Saudi Arabia is edging toward a bet on the booming U.S. energy sector. Saudi Arabia is nearing a deal to invest in U.S. liquefied natural gas, a landmark decision for the kingdom which in the past had been a huge supplier of energy to America.
MetLife CEO Steven Kandarian will retire in April. The nation’s second-biggest life insurer by assets will turn over the reins to top lieutenant Michel Khalaf, though Mr. Khalaf won’t inherit the chairman title. Instead, the new position of nonexecutive chairman will go to current independent lead director Glenn Hubbard.
What We've Heard on the Street
“Carlos Ghosn won his spurs turning Nissan around in the early 2000s. Now the Japanese car maker needs an even more sophisticated turnaround artist.”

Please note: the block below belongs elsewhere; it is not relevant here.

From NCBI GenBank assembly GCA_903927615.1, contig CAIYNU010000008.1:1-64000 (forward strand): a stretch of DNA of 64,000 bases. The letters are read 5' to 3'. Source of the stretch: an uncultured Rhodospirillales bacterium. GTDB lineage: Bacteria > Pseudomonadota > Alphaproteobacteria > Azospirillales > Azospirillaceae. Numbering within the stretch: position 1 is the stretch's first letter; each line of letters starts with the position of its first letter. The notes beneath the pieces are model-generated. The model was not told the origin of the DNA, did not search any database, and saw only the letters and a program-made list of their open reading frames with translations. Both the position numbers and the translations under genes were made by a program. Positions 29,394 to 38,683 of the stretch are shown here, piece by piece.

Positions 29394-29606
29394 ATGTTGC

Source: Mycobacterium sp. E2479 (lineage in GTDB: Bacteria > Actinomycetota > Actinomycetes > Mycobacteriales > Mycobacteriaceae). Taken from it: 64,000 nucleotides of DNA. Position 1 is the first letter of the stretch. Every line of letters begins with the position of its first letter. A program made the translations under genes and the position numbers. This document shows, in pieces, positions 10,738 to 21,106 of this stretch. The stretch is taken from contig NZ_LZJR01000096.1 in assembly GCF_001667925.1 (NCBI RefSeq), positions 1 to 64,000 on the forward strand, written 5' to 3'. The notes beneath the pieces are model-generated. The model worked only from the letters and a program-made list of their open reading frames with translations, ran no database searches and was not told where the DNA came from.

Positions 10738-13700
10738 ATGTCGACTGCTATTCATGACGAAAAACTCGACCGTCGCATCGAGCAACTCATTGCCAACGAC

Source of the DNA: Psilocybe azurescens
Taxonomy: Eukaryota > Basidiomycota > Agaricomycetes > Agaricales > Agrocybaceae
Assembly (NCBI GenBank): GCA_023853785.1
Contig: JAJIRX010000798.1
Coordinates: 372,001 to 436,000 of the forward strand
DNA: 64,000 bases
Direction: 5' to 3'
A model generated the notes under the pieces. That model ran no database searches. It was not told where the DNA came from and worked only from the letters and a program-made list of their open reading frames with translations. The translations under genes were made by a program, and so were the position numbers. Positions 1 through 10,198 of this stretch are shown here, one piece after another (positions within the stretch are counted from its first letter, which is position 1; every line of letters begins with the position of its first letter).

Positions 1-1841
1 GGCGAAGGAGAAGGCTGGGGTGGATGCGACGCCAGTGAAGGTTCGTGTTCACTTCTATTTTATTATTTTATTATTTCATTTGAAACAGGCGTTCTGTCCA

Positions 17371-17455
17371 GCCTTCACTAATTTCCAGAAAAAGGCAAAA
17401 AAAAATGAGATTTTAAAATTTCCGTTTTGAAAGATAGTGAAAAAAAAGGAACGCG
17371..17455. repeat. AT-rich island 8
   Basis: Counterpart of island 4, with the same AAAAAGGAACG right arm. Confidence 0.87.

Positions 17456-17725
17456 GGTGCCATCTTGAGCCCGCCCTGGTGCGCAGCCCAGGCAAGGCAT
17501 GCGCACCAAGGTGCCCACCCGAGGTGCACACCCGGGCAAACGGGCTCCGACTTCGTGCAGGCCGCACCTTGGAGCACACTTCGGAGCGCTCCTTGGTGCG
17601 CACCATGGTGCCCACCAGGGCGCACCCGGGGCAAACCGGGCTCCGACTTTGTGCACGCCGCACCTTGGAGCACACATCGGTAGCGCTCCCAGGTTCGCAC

Skyworks Solutions: The chip maker lowered its quarterly sales and profit targets, citing weakness among smartphone customers. Shares have tumbled lately alongside other semiconductor stocks, including an 11% slide Jan. 3 following Apple’s quarterly revenue cut.
Walmart: The retail giant climbed for the eighth time in the last nine sessions Tuesday after it said late in the day that it will test a grocery delivery program with self-driving vehicle startup Udelv.
Deere: Industrial shares tied to the global economy could swing after the World Bank cut its forecasts for global growth in 2019 and 2020 late Tuesday.
Concho Resources: The energy company has climbed at least 2.6% in the last three sessions with oil prices hitting their highest level since Dec. 17 and trimming some of their recent slide.